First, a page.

Joseph Palermo: The evidence is mounting that the 1 percent controls both of our major political parties. And now the corporate wing of the Democratic Party is getting pissy about the “tone” that its standard bearer is showing toward vulture capitalism?
Joseph Palermo: Apparently for the captains of industry and high finance it’s not enough for Obama to be a faithful servant of their narrow class interests, they also want him to bend down and kiss their rings.
Robert Reich: Greek Prime Minister George Papandreou decided in favor of democracy yesterday when he announced a national referendum on the draconian budget cuts Europe and the IMF are demanding from Greece in return for bailing it out.
Brent Budowsky: Naming Bloomberg Treasury secretary would be a bold move by Obama to seek a post-partisan truce against gridlock in Washington and to escalate an urgent bid to create jobs, revitalize housing and revive the economy.
Robert Reich: Republicans and Wall Street executives who continue to yell about Dodd-Frank overkill are dead wrong. The fact no one seems to know Morgan’s exposure to European banks or derivatives – or that of most other giant Wall Street banks – shows Dodd-Frank didn’t go nearly far enough.
Joseph Palermo: Even hardcore capitalists are displaying a lack of faith in U.S. economic leadership, compounding the legitimacy crisis that has already engulfed millions of less exalted members of the global community.
Anthony Samad: I’ll be curious to find out how many people were hired from the CBC job fairs around the country. Or was it another “smoke and mirrors” engagement to make politicians look good?
Stanley Kutler: Our problems with governance lie far beyond the character of Obama, or with the Lilliputians who run Congress. Our “leaders” will not lead; worse yet, they refuse to honestly confront the nation’s interest or needs.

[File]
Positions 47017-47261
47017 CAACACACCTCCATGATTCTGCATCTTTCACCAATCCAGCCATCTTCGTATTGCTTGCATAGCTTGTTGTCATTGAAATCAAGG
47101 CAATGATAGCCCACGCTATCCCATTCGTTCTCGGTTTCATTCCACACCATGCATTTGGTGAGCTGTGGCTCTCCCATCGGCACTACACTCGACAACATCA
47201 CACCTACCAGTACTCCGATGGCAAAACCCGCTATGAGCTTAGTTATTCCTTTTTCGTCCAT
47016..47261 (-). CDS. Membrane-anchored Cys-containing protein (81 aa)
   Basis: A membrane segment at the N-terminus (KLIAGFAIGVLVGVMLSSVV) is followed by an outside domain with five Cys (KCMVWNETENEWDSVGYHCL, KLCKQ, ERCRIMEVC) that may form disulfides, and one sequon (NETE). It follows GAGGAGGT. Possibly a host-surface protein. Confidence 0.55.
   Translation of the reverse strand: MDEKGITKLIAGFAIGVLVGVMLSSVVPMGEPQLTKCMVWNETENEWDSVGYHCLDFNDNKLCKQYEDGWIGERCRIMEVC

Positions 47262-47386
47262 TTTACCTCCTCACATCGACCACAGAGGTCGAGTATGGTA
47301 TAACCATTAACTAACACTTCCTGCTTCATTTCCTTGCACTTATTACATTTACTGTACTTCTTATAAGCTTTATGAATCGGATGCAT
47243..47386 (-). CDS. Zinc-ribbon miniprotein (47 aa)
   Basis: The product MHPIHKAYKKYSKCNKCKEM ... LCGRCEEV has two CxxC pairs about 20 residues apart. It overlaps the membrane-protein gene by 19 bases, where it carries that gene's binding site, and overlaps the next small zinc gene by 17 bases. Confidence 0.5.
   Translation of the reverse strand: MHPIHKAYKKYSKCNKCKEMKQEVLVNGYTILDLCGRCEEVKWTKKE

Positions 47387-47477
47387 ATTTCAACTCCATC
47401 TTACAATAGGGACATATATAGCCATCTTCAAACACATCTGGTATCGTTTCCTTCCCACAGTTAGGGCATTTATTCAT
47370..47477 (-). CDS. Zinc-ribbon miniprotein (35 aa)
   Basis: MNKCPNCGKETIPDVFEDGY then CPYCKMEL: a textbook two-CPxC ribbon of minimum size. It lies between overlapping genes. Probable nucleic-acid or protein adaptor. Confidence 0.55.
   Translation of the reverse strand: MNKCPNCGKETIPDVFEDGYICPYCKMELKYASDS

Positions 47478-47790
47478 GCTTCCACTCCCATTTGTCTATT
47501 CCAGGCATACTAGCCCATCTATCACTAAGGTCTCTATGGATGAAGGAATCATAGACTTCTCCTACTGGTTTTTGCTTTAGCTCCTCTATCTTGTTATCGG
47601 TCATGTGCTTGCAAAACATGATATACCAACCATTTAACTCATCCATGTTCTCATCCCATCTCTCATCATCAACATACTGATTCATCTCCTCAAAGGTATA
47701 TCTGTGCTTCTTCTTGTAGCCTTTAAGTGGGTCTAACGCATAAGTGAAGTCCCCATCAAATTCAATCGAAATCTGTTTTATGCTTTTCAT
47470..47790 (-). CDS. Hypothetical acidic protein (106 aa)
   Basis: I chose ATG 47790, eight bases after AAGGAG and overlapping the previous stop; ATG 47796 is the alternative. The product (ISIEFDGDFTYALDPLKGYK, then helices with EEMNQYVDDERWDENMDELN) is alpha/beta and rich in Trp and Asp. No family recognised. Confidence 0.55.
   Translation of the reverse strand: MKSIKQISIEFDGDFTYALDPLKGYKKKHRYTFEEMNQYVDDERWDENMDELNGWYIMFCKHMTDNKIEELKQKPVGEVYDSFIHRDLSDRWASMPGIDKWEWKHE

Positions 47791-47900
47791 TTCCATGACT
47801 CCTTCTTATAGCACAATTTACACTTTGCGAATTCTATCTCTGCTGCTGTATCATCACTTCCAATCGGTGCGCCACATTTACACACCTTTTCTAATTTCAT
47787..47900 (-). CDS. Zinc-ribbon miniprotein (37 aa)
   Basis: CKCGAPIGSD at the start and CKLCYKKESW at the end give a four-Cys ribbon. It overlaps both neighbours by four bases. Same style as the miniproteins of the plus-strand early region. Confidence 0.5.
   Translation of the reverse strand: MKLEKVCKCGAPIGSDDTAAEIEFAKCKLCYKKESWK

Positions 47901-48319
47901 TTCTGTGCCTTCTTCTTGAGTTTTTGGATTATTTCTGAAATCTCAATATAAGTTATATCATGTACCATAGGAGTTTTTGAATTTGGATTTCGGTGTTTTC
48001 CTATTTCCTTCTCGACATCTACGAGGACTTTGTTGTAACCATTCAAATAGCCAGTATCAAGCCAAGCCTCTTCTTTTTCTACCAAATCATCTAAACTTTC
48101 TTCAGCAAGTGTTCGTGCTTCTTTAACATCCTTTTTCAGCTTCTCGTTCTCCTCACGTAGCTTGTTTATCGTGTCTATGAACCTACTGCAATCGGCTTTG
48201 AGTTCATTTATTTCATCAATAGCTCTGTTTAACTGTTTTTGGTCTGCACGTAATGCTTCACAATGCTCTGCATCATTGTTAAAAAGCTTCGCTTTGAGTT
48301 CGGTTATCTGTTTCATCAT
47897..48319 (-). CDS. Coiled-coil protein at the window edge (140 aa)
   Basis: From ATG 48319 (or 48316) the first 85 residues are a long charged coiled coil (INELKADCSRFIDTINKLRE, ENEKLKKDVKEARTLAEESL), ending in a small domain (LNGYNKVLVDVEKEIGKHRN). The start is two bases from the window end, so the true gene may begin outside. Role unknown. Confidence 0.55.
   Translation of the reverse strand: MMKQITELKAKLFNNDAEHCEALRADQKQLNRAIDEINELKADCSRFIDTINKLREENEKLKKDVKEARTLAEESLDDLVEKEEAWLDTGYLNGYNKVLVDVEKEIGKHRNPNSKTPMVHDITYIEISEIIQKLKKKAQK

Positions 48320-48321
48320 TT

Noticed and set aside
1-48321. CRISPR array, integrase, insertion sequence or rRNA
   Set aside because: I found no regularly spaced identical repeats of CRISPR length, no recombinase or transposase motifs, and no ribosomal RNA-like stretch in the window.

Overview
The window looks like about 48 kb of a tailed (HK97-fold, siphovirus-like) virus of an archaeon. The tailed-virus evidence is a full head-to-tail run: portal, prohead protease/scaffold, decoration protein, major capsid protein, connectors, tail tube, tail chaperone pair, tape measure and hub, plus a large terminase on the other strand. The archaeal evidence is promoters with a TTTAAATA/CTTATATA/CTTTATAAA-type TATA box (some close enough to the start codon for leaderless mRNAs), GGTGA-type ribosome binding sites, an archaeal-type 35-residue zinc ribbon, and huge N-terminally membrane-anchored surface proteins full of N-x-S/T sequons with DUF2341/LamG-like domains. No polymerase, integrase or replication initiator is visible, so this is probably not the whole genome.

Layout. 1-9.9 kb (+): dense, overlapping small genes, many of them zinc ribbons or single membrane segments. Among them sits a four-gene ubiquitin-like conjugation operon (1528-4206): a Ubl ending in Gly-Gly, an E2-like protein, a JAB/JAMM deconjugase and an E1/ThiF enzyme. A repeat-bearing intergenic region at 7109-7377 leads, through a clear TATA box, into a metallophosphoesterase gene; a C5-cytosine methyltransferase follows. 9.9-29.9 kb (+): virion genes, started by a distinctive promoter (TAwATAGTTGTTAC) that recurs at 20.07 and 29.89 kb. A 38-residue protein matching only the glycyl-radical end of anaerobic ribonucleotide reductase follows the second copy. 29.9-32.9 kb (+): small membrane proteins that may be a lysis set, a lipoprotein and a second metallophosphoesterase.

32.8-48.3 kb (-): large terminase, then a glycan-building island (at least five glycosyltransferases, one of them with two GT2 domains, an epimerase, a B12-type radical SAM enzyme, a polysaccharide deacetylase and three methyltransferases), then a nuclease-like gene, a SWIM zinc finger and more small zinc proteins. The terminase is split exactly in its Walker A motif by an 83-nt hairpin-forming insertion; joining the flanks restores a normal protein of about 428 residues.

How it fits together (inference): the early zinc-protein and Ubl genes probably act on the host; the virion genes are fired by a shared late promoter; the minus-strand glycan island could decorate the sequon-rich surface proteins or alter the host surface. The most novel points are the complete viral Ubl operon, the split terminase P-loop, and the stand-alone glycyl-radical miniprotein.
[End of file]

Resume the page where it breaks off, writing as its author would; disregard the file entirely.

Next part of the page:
Brent Budowsky: Ronald Reagan once asked whether voters were better off than they were four years ago. If President Obama believes what Secretary Geithner said Sunday he will be telling many voters in 2012 they will not be much better off four years from now. This is not acceptable.
Steven Hill: So according to Krugmanomics, taking on too much debt is not the problem – it’s not being able to pay the debt that is the problem. And Krugman’s solution, apparently, is to be able to depreciate your currency and/or default on your debts, leaving the creditors holding the bag.
Marian Wang: By the end of last year, the program had given nearly 1.5 million households “a chance” of a mortgage modification through a trial modification. For most, that chance never turned developed into permanent help.
Jim Fuller: Rather than being genuine political liberals and/or progressives, those self-deluding, unquestioning Obama supporters are far more closely related to the members of the various Tea Party organizations than they are to anyone on the political left.
Joseph Palermo: The financial reform legislation currently winding its way through the Congress is a step in the right direction but it retains too much of the status quo that brought down the economy in the first place. The key problem, as many economists have been telling us, is that the top financial institutions remain “too big to fail.” Congress can enact all the regulations it wishes but even the best written rules won’t be enough to prevent another financial meltdown.